Knowing this information will not only help you to plan your own expenses when considering real estate in Seattle but also give you peace-of-mind knowing where those tax dollars are going.
Most people bundle their property taxes in with their mortgage payments, so this is pertinent information to know; especially for first-time buyers.
What Are the Current Tax Rates in Seattle?
There is a lot of industry and growth in Seattle, and with the increase of demand comes the increase in taxes. In fact, this time last year, King County announced that it would be increasing property taxes by a whopping 17 percent.
This shocked a lot of homeowners and newcomers alike. Right now, the tax rate in Seattle (King County) is 1.025 percent. Since the median home price in Seattle is currently $530,000 that means that the median annual property tax is over $5,000.
This may be alarming to some, but for many who are able to afford the cost of living in Seattle, this amount doesn't make much of a difference in their daily lives.
Many even feel pleased to pay the taxes, especially after they are informed on what those taxes are being collected for.
What Are the Taxes Being Used For?
Seattle is a place that is warm and welcoming to all, but it does come with a cost. Let's take a look at what kinds of programs and agencies your property tax money will be going towards in the coming year:
- Early childhood education services
- Secondary and Post Secondary education services
- Public welfare, including battling the homeless crisis in Seattle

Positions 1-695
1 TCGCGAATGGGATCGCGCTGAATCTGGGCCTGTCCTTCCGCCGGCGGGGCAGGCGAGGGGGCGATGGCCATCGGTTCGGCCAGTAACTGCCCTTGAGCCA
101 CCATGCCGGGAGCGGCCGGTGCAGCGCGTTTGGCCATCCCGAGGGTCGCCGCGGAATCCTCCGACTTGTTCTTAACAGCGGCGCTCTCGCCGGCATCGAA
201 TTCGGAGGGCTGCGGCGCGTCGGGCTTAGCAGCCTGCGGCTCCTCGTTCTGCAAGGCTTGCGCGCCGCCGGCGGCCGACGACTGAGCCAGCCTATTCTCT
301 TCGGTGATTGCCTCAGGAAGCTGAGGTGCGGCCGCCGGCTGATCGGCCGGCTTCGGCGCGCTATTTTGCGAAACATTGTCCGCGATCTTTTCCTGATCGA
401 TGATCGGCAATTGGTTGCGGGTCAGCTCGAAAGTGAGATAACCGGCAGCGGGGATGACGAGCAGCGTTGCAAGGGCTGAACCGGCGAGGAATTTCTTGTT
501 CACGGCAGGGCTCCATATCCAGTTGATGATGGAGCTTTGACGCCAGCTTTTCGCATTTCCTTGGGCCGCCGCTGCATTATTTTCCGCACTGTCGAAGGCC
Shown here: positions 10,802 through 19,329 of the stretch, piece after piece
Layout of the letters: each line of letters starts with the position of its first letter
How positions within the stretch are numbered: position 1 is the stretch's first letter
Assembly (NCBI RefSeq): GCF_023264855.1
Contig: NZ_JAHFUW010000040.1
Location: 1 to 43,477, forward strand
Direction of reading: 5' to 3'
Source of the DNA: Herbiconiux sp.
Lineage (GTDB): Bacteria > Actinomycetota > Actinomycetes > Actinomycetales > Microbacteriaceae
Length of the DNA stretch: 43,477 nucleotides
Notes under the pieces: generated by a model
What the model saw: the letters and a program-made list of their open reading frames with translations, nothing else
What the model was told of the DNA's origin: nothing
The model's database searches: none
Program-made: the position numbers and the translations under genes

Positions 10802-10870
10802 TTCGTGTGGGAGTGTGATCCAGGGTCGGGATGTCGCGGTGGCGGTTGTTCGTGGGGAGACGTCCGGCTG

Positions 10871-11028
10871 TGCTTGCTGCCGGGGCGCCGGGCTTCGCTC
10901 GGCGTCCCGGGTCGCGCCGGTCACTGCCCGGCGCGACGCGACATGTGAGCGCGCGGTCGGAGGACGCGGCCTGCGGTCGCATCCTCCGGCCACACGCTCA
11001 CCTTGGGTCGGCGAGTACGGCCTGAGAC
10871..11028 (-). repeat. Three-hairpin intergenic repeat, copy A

- Public transportation such as King County Metro and Light Rail
- Hospital and health services
- Police, Fire, and public utility services
Seattle has aspirations to be one of the best cities to live, and they are aiming to bring revenue along with it. With this increased revenue, we could see a dip in the property tax rates in the future.
Combined with the rise in property value across Seattle and King County, the city is projecting a future of lower property taxes without having to cut back on important projects and services.
How to Budget For This Tax Rate
As mentioned before, it is important when considering how much you can afford in Seattle's housing market to take into account annual taxes.
While that median price of $5400 a year in property tax may sound like it is unreasonable, you should first break it up into monthly payments. Remember, you aren't required to pay all of that money at once.
If you buy a home priced in the median range for Seattle ($530k), then you would be looking at an estimated $450 a month in taxes. That seems a lot more digestible, right?
And remember, if you buy a home at a lower cost, your annual property tax payment will be lower as well. Keep this in mind when you are determining how much home you can really afford in Seattle.
You may even consider more outlying areas around the city such as Bellevue, Renton, Shoreline, and even Tukwila. The tax rate is going to be the same in these locations, but the median home cost in Tukwila, for example, is closer to $350,000.
Other Taxes to Factor
If you are still shaking your head at the property tax rate here in Seattle, you should consider some of the other forms of taxes you won't be paying in Washington.
Washington is one of the few states that does not collect personal income tax, as well as no corporate tax! That's one of the many reasons that industry is so big here in Seattle.
We are home to four of the country's largest corporations including Amazon, Microsoft, Boeing, and Starbucks. There is also a very generous job market and a much higher minimum wage. In Seattle, specifically, the minimum wage is set at $15 an hour. That's more than double the national rate.
So while you may be spending a bit more in property taxes, you also have a lot more going for you in regards to income and savings.
Make Seattle Your Home
Don't let the Seattle property tax scare you away from buying a home in this incredible city. There is so much to offer here that keeps the quality of life high.
Just remember, when it comes to budgeting for your mortgage, don't forget to factor in the cost of taxes into your monthly payments. This will save you from scrambling at the end of the year to make due.